#3: You Find It Difficult to Stay Off Social Media

It is important for all of us to take breaks from social platforms — but if you can’t disengage yourself from your accounts or approach each experience with social media in mind, you may need to step away from the screen.

People who use social media more frequently have higher reports of depression. 11 In addition, social media addiction is a serious condition that impacts thousands of people each year, resulting in more depressive symptoms than those with healthier social media relationships. 12

If you spend every moment engaging with social media, you can see consequences in other areas of your life. You may feel distracted at school or work, or disconnected from your real-life relationships. These actions often lead to real-life harm, resulting in stunted self-growth and issues at school, work, and with the people around you.

#4: Likes Directly Impact Your Self-Esteem

Social media engagement triggers the reward response in our brains, leading us to crave likes, follows, shares, and comments after we post. 13 If you don’t receive the response you were expecting — or notice your engagement differs from other people you follow — you may feel worse about yourself than before you posted.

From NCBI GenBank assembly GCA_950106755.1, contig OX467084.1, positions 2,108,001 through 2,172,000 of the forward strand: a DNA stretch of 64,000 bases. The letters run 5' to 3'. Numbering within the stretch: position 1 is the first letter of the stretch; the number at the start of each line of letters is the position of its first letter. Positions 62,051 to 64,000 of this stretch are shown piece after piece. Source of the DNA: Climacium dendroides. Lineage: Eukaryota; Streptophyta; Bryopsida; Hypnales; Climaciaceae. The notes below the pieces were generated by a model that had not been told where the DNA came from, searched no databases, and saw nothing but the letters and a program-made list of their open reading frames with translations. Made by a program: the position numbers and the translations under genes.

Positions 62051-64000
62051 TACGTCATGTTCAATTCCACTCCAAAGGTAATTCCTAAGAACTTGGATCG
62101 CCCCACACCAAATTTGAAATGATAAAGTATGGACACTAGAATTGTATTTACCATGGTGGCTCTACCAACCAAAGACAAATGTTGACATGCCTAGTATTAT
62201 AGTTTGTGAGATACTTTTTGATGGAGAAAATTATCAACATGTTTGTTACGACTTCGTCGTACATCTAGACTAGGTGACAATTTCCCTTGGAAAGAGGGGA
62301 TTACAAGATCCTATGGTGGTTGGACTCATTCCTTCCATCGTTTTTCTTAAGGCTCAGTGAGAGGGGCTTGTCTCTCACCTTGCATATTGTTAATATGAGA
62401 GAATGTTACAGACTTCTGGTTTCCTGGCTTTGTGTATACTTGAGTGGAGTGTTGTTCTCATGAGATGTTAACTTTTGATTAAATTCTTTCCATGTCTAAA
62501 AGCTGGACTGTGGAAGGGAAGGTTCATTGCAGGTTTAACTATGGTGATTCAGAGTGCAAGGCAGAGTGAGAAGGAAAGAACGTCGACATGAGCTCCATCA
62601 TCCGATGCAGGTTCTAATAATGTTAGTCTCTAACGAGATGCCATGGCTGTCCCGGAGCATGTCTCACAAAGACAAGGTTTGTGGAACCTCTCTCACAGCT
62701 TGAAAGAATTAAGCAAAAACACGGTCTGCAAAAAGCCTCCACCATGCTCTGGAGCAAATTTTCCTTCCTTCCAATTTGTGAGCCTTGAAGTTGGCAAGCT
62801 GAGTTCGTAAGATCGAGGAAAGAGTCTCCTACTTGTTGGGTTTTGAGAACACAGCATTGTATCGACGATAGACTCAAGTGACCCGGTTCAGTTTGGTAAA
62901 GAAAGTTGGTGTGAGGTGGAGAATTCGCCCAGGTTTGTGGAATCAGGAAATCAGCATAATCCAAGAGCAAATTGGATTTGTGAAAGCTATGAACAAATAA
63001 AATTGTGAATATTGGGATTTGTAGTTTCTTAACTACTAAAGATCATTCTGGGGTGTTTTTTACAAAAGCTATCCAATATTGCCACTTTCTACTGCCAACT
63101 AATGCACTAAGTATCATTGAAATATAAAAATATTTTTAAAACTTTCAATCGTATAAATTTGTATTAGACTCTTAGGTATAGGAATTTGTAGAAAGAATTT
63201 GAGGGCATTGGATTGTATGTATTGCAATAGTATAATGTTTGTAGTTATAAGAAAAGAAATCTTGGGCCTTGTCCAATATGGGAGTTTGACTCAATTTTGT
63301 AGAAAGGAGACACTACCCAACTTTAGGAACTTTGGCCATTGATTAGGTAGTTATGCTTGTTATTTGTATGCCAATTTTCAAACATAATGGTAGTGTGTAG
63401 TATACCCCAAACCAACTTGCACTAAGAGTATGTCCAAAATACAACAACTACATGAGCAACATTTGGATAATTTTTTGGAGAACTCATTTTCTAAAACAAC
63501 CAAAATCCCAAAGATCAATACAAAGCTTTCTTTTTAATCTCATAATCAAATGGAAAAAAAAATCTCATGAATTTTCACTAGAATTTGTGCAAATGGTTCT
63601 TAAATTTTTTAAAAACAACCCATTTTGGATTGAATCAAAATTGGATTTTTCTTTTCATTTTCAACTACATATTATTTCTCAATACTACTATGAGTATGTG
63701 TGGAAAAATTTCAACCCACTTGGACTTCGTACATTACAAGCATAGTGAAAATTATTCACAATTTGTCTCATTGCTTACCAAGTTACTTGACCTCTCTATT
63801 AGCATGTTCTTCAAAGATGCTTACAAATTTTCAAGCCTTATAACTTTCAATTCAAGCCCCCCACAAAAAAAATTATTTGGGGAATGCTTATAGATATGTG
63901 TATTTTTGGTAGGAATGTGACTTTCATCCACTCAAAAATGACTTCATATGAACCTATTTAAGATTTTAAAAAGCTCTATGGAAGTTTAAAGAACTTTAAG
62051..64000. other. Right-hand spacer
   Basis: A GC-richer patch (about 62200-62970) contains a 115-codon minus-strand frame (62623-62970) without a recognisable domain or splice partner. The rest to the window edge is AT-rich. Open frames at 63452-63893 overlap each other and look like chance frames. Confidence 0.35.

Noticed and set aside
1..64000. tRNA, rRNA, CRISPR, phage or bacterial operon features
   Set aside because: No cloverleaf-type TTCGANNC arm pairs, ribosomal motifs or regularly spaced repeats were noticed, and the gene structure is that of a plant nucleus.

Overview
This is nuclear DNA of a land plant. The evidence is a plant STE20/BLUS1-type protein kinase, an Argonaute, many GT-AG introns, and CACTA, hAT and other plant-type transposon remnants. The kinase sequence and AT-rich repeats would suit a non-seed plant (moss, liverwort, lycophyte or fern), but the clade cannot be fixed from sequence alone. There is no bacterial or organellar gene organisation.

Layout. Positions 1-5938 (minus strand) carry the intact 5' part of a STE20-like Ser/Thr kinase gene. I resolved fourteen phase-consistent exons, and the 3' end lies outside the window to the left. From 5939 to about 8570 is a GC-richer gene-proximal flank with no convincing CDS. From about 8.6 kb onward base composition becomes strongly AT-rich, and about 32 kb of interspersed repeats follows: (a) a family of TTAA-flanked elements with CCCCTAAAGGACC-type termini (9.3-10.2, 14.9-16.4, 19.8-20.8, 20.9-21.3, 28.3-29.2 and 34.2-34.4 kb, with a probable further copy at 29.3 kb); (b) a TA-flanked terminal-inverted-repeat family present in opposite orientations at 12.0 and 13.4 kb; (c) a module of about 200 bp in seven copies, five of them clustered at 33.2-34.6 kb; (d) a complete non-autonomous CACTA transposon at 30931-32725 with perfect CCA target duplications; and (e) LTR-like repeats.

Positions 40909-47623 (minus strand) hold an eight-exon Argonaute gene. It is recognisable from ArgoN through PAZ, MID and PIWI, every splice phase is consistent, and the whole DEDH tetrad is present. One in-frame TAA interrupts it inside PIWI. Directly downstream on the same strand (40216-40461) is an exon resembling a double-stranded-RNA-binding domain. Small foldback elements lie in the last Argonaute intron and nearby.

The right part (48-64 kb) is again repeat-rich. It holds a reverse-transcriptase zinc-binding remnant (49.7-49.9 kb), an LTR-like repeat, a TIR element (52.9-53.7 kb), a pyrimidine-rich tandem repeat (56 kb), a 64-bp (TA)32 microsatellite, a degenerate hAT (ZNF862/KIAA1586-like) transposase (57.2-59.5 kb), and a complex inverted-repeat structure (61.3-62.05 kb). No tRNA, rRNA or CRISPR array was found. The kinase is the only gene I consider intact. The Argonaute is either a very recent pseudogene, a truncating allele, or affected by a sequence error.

While these numbers feel meaningful on these platforms, it’s important to remember that online engagement does not equal real-life support. If you find that your self-esteem is directly tied to the number of likes you receive, you may need to step away from the screen.

Social Media and Mental Health

Tips for Improving Your Relationship with Social Media

Once you understand social media’s impact on your mental health, it’s time to reevaluate your relationship with these platforms. There are a few actions you can take to improve your online experiences and emotional well-being.

Refine your feeds:
Sometimes, we follow accounts that don’t make us feel good about ourselves — leading to constant comparison and worsening self-esteem. Content about other people’s lives can increase social media-related depression, while accounts that promote inspirational or humorous content promote feelings of gratitude and vitality. 14 Ask yourself how each account you’re following makes you feel, and unfollow those who do not promote positive emotions.